This is the translation that really brought the I Ching to the West, and it's still going strong. It's worth buying just for Jung's preface, which is absolutely fascinating. Wilhelm translated all of the I Ching, which is more than can be said for many later versions, and gives extensive commentaries of his own. Still, it's not my favourite translation: it concentrates very strongly on Neo-Confucian moralising at the expense of the more imaginative, magical aspect of the I Ching. (To be fair to Wilhelm, not much was known about that in his time.) A generation has depended on this book for their contact with the oracle, and it still has a great deal to offer - but I'm not sure that it's compulsory reading any more.
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Format: Hardcover
What we have here is probably the oldest written work in continuous use in the history of the human race--something on the order of 3000 to 5000 years! Confucius spent a major portion of his life studying and annotating it (unfortunately, much of his work has been lost), and it has been a source of advice and guidance to sages and rulers in the Orient throughout that time.

You may have heard that it is used in Chinese fortune-telling, and it is--but not in the Occidental sense of that term. Without going into lengthy explanations, let me just say that the Chinese hit on an understanding of--and a way of practically applying--Chaos Theory, thousands of years before Western physicists coined the term. As to whether or not it "works", I can attest that it does. But don't take my word for it--try it yourself!

There are many different translations of this work--so why choose this one? This particular edition is not just a translation, but a transliteration. Richard Wilhelm worked closely with a leading Chinese scholar to make sure that the work would be comprehensible to the Occidental mind. And believe me, the ideas involved do not readily translate into any Western language.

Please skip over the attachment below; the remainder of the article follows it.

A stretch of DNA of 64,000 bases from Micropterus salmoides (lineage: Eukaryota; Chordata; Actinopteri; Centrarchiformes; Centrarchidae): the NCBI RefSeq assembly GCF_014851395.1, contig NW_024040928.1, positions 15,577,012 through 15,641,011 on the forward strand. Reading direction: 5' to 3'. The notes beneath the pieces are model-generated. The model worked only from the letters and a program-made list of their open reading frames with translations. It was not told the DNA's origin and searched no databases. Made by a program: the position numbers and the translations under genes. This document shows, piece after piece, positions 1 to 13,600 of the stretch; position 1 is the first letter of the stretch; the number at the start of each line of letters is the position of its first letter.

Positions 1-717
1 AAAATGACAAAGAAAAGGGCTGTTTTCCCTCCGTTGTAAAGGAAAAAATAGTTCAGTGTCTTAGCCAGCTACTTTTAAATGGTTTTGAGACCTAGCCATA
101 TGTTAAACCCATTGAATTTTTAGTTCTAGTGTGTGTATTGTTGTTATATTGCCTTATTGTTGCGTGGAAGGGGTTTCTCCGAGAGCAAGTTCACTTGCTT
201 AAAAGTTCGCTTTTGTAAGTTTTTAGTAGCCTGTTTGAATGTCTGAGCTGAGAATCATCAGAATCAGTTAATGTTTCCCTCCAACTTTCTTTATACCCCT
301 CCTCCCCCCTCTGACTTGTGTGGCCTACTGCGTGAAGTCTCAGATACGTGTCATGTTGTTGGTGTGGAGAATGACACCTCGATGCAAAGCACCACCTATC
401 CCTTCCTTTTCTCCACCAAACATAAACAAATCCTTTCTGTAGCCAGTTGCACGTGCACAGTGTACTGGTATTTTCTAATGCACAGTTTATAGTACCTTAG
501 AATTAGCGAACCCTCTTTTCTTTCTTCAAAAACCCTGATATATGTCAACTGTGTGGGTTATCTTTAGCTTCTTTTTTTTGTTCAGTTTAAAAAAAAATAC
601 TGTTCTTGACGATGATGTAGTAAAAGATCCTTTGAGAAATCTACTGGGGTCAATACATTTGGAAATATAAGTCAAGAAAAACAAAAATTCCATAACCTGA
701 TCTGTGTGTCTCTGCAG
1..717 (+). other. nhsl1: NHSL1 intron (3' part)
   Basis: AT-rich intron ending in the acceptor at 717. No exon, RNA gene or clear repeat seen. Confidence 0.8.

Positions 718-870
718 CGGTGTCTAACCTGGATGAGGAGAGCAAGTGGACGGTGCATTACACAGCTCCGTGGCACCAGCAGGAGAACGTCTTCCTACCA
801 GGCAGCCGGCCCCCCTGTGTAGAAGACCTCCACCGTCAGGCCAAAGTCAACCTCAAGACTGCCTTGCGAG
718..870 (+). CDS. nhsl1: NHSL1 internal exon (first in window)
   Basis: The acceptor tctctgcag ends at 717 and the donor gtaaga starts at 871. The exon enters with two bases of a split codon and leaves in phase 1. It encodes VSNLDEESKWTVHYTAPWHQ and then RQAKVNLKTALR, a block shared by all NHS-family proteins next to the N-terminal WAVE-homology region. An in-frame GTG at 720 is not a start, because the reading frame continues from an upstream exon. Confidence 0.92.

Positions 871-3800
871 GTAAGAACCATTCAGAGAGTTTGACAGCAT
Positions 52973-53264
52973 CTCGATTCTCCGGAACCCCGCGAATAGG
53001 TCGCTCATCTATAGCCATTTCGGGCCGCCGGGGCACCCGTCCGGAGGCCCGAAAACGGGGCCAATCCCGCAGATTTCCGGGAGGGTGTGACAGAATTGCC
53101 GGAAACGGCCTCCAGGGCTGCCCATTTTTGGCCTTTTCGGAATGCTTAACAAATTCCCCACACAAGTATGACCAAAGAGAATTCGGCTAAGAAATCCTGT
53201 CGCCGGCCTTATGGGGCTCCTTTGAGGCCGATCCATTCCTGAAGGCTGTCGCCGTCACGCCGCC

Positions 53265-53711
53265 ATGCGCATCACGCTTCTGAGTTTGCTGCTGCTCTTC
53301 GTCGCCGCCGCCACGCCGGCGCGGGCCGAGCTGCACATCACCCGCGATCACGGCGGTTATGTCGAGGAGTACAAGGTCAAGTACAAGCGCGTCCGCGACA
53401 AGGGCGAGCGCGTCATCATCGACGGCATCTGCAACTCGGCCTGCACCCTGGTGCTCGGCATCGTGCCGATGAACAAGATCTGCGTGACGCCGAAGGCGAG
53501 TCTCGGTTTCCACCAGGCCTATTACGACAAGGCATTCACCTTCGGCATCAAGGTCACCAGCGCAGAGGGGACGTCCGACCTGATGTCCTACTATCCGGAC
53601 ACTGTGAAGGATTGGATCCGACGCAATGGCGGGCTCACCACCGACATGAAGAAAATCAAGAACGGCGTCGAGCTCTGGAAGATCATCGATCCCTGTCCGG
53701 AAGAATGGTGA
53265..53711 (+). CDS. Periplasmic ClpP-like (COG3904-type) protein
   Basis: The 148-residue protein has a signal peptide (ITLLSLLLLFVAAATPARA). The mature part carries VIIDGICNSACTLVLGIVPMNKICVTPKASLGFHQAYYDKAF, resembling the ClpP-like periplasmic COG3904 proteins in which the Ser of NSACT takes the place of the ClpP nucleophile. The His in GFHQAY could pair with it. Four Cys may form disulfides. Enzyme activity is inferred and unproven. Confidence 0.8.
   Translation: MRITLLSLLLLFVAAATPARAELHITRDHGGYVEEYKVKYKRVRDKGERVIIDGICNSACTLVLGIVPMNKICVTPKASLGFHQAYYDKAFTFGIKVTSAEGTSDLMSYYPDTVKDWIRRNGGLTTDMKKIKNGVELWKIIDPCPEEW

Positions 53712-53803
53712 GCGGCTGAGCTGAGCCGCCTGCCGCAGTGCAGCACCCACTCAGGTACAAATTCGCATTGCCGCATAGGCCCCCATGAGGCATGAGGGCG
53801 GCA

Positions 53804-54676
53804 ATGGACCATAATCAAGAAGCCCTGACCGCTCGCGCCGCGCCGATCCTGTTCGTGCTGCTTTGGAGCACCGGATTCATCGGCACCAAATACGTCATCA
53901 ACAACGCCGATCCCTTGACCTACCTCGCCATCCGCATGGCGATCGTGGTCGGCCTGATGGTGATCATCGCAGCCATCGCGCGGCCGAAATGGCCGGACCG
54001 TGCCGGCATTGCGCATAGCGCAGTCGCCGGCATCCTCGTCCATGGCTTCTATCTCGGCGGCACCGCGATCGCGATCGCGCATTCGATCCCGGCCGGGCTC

To make sure that these ideas could be truly grasped by Westerners, the editors translated the work from Chinese into German, from German into English, and then translated the work from English back into Chinese, thus ensuring that the ideas survived the transitions intact.

Unless you were raised in the language, customs, and culture of the Orient, this is not just the best edition, it is the ONLY edition. This is indeed one of the greatest works of philosopy and literature ever produced by our species. Needless to say, I highly recommend it!
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Format: Paperback
I've used this translation for 18 years and my understanding of its imagery continues to expand. Most other versions are trite and attempt to explain situations too directly for meaningful interpretation. This version, although hard work, releases and guides your own boundless imagination and creativity to come to bear upon the consultation process.
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Format: Paperback
The Wilhelm-Baynes translation of the I-Ching was first published in English in 1951 and has never been out of print. Despite the appearance over the years of numerous other interpretations of this peerless Chinese classic (many based on Wilhelm's work), the poetic beauty and quintessentially Chinese character captured by Wilhelm's translation endures like no other. Most serious students who have a long-term relationship with the oracle - for that's what it can become; an intense, intimate relationship - return eventually to the fine if somewhat formal philosophical observations of the Wilhelm-Baynes work and resonate with its essentially Chinese quirkiness. The foreword to this greatest-ever translation of the I-Ching is written by C. G. Jung.

The 64 hexagrams each have a dynamic structure which moves upwards from the bottom (the first line) and naturally divides into two trigrams: the upper and lower. Each of the six lines of each hexagram have the value of either 7 = a Yang (unbroken, strong) or 8 = a Yin (broken, yielding) line, and their complex interrelationship gives the unique nature and meaning to each hexagram. The hexagrams each have both a number and a name: for example 4 is Meng, "Youthful Folly"; 16 is Yu, "Enthusiasm"; 21 is Shih Ho, "Biting Through"; whilst 34 is Ta Chuang, "The Power of the Great" (another hexagram is named "The Taming Power of the Great" which has a completely different meaning).

To further complicate matters, each line may be in the process of changing into its opposite - a "changing line" - indicated by a 6 (broken Yin line in the process of changing to Yang) or a 9 (unbroken Yang line changing to a Yin).